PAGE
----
This year, at age 58, after decades of dieting and therapy and agonizing moments with myself in the mirror, I accepted an invitation to participate in the 50 over 50 photo project. I rescheduled the first appointment because I couldn’t bear the agony of putting my body in front of a camera, but something profound happened when I finally made it to the studio. The photographer, Rachel, who reminded me a bit of that sweet Nordstrom's dressing room attendant, gently convinced me that my curvy body would look stunning wrapped in chiffon. So I allowed her to take the photograph that proved it was true.
What an honor to be invited to write a testimonial for one of my favorite magazines, YES! The publication is filled with fact-based journalism and truthful storytelling at its best. On newsstands May 24th.
Yesterday, I watched with delight as mama junco flew in and out of her nest all afternoon, attending to her tiny hungry babies who are beginning to find their voices. I scattered some sunflower seeds nearby, but not too close. All seemed well with the sweet family until just after dark when a loud thud sent me running to the front door, whereI discovered a neighborhood cat posted below the basket. The thud was undoubtedly the sound made by the cat lunging at the basket. I shooed the cat away, but there was no sign nor sound of mama junco. In the nest, tiny hungry beaks reach upward, waiting for mama to come. I had a difficult time sleeping.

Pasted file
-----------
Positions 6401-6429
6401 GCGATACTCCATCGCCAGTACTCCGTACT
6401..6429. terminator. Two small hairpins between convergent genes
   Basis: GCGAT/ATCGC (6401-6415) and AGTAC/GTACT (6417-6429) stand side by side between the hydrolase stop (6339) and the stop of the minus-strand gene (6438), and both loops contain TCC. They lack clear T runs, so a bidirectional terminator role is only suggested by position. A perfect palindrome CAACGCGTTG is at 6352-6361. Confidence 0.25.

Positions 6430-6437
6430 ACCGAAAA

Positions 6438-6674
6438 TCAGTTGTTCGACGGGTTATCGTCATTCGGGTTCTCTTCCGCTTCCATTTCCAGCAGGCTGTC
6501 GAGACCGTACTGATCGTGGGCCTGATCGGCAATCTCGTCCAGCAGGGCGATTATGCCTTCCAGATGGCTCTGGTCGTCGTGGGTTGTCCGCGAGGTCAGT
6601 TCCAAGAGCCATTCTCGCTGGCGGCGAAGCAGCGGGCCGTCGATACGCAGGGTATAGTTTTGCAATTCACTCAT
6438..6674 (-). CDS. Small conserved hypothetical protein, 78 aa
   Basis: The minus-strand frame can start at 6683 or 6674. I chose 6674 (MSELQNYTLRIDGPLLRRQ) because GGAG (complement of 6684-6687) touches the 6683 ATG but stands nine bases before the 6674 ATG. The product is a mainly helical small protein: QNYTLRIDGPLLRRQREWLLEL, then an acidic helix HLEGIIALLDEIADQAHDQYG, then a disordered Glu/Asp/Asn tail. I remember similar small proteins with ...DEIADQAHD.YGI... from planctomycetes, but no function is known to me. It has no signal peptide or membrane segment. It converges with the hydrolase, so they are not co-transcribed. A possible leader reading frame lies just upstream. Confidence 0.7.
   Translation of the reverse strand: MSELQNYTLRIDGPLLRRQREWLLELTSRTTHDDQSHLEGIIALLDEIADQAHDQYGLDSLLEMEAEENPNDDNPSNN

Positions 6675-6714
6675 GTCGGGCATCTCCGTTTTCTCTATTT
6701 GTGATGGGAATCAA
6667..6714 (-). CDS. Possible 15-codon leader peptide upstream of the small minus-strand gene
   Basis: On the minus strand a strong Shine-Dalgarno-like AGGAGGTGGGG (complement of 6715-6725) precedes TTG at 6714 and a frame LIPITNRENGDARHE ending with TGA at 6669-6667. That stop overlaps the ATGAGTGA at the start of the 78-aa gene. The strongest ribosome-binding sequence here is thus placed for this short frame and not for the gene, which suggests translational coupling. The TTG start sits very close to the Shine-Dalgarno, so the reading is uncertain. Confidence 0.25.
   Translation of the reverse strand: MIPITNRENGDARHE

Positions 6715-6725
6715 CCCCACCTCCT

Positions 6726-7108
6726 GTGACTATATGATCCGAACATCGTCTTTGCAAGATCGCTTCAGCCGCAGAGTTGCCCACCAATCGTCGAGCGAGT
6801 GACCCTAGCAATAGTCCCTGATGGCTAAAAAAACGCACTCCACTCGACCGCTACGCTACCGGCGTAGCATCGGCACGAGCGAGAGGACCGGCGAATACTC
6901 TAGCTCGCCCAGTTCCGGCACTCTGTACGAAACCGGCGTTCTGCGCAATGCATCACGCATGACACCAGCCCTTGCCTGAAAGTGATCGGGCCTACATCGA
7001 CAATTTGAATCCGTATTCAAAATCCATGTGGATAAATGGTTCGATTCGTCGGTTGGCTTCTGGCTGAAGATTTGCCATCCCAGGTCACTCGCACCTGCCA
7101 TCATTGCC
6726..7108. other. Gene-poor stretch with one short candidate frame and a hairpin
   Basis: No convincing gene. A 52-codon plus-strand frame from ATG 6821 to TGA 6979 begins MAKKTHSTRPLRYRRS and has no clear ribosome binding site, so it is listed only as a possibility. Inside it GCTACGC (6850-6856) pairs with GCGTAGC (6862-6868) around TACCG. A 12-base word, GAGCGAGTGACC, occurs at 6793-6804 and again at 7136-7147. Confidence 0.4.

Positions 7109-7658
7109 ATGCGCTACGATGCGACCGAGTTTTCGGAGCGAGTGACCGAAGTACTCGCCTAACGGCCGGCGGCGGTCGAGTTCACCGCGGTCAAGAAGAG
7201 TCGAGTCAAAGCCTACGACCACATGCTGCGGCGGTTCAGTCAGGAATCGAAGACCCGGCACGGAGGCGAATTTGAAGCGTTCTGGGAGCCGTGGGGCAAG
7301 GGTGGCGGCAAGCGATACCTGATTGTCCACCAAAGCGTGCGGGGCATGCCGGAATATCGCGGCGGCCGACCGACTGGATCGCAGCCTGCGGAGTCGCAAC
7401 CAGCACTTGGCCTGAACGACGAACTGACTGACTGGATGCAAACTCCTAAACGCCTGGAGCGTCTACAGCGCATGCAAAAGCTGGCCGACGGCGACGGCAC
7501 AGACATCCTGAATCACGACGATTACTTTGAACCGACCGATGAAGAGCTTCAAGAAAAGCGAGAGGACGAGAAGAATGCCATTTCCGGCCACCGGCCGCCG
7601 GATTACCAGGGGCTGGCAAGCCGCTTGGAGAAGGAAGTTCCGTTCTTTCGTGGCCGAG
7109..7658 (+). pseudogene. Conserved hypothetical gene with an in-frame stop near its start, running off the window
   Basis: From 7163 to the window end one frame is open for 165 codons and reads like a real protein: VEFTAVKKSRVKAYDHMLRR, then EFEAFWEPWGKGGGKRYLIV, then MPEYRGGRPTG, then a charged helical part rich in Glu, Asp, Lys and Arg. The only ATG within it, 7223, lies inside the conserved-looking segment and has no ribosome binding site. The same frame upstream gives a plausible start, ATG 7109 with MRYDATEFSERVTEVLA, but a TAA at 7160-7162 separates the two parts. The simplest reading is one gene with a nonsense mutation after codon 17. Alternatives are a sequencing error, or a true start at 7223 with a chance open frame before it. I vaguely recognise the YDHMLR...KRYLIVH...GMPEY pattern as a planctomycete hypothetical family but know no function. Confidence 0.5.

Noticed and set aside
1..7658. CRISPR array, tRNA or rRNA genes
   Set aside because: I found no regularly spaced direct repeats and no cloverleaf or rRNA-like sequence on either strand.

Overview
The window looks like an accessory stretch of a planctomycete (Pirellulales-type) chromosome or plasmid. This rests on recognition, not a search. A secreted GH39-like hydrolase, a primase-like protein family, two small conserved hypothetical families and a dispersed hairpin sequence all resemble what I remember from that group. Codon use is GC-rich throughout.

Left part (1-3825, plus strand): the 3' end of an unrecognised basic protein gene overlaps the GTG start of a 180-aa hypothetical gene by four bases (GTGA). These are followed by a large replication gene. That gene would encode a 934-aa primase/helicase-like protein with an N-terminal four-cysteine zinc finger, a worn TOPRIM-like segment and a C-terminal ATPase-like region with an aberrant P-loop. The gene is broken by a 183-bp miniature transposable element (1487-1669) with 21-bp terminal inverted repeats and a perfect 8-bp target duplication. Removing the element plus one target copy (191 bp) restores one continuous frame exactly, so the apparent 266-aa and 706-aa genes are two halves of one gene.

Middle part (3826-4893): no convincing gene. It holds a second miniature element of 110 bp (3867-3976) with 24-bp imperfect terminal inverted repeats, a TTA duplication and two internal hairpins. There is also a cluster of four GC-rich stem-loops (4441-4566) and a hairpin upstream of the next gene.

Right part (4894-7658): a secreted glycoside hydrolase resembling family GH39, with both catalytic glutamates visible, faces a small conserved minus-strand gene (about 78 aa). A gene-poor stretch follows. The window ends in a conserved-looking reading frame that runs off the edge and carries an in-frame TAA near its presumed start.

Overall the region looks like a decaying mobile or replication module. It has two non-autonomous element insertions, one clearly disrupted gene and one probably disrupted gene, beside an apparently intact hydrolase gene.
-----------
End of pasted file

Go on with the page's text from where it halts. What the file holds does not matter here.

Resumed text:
Today, my heart sunk when I opened the screen door but didn't hear the sweet morning song of mama junco. I peeked into the basket and discovered all four babies dead in the nest.
In the wild, even without domestic cats in the mix, hatchlings have a relatively low survival rate. That fact, while not particularly comforting, helped to contextualize the task of burying the baby juncos this afternoon. I buried them in honor of their wee but important lives, and because I needed a ritual to honor my unlikely friendship with their mama. I dug a small hole and laid them beneath the tall Doug Fir closest to their nest, where many other beloved wild and domestic creatures also rest. I decorated the grave with the best bloom from the camellia bush, and feathers I found nearby; perhaps, their mama's.
I said a prayer of gratitude for the babies having died together, in their cozy nest, rather than in the jaws of the cat. And another for that sweet mama junco, who made her home at the entrance to my home; whose beautiful song came in through the screen door; and who taught me a much-needed lesson in acceptance. God bless the wild teachers.
As I moved along the walkway toward my front door I heard mama junco's soft, syncopated trill. I called back to her with the amateurish clicks I've been making to imitate her song. I wonder what she makes of my silly sounds?
I saw her hopping along on the ground, very close to where I stood. She then flew up into the camellia bush, and onto the edge of the basket where her nest resides. As she perched there for several seconds, it appeared to me, our eyes met. She turned and peaked into the basket, then flew back into to the camellia bush.
Whether real or imagined, I interpreted this as an invitation so I quickly peeked into the basket. Mama watched from the bush. The wiggly little mass doesn't yet resemble birds, as eyes are still closed, but tiny beaks and some light feathery fuzz is visible. What a gift, to witness the magic of new life taking form just outside my front door. And a strong metaphor, too. Thank God for the wild things who teach us so much.
We have Dark-eyed Junco babies! Eggs were still intact yesterday afternoon, so the chicks must have emerged sometime today. Mama was peeking out of the nest when I approached, and watched from the Camellia bush as I peeked inside.